He smiled and mentally, I noted the relationship between him and my previous orderly. Perhaps their parents raised them separately: what his sister lacked in personality Peter compensated for in abundance. He seemed more alive than anyone I had met, like he knew something I didn’t or had seen parts of the world I didn’t know existed. I thought about taking his offer to see his band, then reminded myself not to be forward. I should discuss this with Titus, when we were alone.
“Well, I best get going,” said Peter, getting to his feet. “Lots of other patients on this route, and the old bird will flip if I’m late with their medication.”
“Will you come by tomorrow?” I said.
“Of course. I didn’t trade shifts for nothing.”
As an unfamiliar thrill ran through my body, I caught sight of Titus, slumped against the wall behind the bed. He rained expressionless, though his eyes followed Peter out the door.
“What’s wrong?” I said when the door closed. I got the impression he found the man distasteful. Strange, Titus was not the possessive type. He normally took pleasure to people who showed interest in me.
“Are you planning to sneak out?”
“Of course not,” I said. “But you have to admit, it was nice of him to offer.”
“Maybe,” said Titus.
“Why don’t you like him? He’s more pleasant than that other girl. She keeps calling me ‘Lily.’”
“I don’t care what she calls you as long as she does her job. That man though…he’s might be dangerous.”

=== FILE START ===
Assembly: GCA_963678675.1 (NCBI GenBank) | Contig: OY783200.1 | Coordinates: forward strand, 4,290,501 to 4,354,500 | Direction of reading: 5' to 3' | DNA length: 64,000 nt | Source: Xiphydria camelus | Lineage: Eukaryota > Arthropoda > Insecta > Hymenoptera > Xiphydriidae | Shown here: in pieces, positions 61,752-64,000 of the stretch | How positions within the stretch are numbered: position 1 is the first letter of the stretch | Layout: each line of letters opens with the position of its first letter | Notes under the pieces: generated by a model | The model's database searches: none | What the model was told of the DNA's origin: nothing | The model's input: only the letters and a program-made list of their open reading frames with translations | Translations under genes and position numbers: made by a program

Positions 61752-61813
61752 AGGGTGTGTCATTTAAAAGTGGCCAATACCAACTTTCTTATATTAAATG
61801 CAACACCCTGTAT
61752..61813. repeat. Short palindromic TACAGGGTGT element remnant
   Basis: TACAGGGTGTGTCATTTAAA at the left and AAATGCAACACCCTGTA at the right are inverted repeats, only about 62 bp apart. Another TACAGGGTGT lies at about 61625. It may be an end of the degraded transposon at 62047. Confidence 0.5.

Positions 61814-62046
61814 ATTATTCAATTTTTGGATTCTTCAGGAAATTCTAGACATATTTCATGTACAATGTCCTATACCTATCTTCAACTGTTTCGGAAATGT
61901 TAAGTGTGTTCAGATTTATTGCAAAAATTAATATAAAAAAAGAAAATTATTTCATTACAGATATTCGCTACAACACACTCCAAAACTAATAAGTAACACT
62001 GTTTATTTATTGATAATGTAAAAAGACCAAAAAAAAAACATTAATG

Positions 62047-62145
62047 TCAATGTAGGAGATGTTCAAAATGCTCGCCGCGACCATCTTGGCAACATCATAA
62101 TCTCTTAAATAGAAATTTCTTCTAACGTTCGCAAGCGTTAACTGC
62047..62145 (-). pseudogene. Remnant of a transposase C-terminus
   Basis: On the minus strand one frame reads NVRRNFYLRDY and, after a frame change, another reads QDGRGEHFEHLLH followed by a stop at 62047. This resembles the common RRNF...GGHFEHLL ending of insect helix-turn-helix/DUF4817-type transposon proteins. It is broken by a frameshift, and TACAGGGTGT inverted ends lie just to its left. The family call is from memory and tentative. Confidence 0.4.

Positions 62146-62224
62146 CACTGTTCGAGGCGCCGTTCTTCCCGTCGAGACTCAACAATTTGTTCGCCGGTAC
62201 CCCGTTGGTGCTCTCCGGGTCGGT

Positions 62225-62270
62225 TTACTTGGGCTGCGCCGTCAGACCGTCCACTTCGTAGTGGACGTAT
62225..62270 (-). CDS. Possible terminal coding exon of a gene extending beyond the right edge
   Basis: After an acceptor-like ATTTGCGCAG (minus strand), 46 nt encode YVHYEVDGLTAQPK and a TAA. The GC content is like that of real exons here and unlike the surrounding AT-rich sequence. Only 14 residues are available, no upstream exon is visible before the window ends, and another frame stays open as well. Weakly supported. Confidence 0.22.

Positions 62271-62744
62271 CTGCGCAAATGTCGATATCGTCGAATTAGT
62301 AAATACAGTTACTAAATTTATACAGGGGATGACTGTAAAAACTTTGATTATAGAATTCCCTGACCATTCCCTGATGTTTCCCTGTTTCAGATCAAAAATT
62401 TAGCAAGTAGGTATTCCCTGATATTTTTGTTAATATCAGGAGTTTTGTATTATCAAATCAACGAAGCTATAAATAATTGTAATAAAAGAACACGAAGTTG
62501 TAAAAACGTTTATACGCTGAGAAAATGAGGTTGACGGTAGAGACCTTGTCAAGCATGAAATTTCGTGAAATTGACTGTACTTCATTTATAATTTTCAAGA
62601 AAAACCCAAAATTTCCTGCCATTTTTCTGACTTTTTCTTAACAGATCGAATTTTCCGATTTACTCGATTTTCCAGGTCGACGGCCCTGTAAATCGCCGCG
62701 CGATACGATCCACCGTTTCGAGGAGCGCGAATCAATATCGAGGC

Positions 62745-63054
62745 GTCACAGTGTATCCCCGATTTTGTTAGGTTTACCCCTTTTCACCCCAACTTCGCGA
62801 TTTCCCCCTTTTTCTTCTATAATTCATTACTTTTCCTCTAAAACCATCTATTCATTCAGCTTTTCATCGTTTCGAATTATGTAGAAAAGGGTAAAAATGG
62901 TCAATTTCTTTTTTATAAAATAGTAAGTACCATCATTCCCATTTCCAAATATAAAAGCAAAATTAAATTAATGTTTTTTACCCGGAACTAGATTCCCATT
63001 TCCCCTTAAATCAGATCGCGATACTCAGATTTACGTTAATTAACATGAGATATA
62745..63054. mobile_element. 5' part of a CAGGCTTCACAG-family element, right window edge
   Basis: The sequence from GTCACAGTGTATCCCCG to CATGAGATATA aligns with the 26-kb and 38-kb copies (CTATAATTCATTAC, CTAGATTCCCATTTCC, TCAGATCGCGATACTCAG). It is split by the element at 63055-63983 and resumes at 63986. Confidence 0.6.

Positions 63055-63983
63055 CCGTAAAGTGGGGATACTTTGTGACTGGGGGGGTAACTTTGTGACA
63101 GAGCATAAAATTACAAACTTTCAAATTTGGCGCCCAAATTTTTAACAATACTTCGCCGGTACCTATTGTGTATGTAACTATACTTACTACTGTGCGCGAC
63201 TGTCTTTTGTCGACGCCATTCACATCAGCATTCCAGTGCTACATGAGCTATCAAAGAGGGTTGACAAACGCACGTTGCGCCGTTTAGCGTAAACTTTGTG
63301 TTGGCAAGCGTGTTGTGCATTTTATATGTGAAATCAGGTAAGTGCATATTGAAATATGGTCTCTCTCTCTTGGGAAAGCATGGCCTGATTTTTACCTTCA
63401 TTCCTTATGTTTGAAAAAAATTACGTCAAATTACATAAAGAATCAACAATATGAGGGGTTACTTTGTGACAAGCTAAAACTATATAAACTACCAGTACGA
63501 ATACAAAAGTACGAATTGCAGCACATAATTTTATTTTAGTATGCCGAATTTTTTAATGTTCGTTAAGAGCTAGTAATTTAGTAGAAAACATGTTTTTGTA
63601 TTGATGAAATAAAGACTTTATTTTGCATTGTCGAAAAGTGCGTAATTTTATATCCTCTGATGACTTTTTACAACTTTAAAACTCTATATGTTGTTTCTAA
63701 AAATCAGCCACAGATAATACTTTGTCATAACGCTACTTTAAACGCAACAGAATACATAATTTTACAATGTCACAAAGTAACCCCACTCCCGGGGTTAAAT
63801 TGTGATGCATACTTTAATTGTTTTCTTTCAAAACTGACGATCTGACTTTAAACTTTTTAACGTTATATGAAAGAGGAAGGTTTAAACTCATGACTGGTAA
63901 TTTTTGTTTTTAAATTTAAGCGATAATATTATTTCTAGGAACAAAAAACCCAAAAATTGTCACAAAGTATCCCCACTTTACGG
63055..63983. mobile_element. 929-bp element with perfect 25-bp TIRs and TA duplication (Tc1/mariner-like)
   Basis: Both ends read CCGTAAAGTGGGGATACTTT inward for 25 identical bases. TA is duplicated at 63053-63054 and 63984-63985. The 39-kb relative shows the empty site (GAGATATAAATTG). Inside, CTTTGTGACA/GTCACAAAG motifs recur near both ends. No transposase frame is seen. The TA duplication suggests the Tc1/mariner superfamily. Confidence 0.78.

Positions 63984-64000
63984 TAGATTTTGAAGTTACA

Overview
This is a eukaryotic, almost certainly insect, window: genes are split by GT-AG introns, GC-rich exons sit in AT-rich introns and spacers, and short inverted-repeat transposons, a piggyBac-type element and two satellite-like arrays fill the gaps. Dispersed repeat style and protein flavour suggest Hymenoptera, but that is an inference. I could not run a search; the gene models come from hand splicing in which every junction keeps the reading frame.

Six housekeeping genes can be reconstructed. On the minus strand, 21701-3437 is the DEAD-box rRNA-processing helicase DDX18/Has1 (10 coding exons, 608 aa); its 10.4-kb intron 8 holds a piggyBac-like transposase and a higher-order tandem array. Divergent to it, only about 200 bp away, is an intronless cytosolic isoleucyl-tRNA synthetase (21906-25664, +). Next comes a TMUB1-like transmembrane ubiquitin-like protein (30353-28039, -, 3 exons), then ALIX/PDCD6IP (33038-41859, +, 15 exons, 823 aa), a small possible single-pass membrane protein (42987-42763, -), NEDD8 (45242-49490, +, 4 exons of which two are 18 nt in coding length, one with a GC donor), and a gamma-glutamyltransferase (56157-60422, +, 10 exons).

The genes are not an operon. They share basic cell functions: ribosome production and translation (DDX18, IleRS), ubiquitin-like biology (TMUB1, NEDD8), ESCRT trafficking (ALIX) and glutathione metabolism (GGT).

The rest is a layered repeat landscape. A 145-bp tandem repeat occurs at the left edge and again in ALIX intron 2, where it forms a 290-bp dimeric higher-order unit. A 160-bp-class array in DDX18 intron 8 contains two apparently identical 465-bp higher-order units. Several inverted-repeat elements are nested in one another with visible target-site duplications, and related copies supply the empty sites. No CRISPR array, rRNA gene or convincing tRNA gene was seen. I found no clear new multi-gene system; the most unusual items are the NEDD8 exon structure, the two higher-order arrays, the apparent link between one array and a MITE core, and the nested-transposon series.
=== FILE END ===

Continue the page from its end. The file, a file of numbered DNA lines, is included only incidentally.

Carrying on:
“Isn’t that a bit dramatic?”
“Is it?” said Titus. “There’s dry blood under his fingernails.”
“They all do every once in a while,” said Brenda some two hours later. “Most orderlies assist with surgical treatments. We have very few nurses. Working here is not an ideal job, even given the generous pay.”
I looked at Titus. He didn’t seem convinced.
“So where is Darcia?” I said.
Brenda raised an eyebrow. “He’s right here,” she said, gesturing to her other side. “Can’t you see him?”
I looked at Titus. He shook his head.
“Has he made himself invisible?” I said.
“No, but he might have lowered his visibility.” Brenda turned to the empty space beside her. “It’s rude to play jokes on our friend, Darcia. Turn your opacity up right now.”
I waited with little anticipation. Despite Brenda’s repeated requests, nothing appeared in the lounge.I had hoped that in bringing Titus, he could confirm Darcia’s existence. Surely ghosts could see other ghosts.
“Like I said, she must be an actual patient,” said Titus. “There’s no one there.”
I tapped Brenda on the shoulder. “You never told me what you thought of Titus.”
She turned to look at the space next to me. Titus waved. Brenda furrowed her brows.
“I can’t see him,” she said. “Do you mind asking him to turn up his opacity too?”
Titus put his hands to his temples. His body began to glow, filling the room with a bright, white light. The lounge crew shied from our direction, and the cross-legged man in the corner stopped talking to his shadow long enough to scowl at us. Brenda stared ahead, her expression unchanging.
“Did he do it?” she said.
Titus and I exchanged glances. Brenda pushed past me, kneeling in front of the couch and face to face with Titus. She squinted.
“Oh I see,” she said. “Good-looking guy, for a faded, pasty outline. Taller than I expected. I thought he’d be your size and age. What do you think, Darcia?”
I waited for more. Titus surveyed her, scanning her face as she conversed with the space behind her.
“She’s bluffing,” said Titus. “She feels the need to acknowledge my existence in order prolong her delusions. You have yet to deny Darcia’s existence, so she feels she must do the same.”
“Are you sure?” I said.
“Of course,” said both of them at the same time.
“He looks twenty,” said Brenda.
“Ask her for the color of my eyes,” said Titus.
The bell on the wall sounded.
We stood in line in the cafeteria, waiting for lunch. The lounge crew shuffled in front of us, Willy lecturing about the proper etiquette of bidding in Spades. He stopped when he saw us.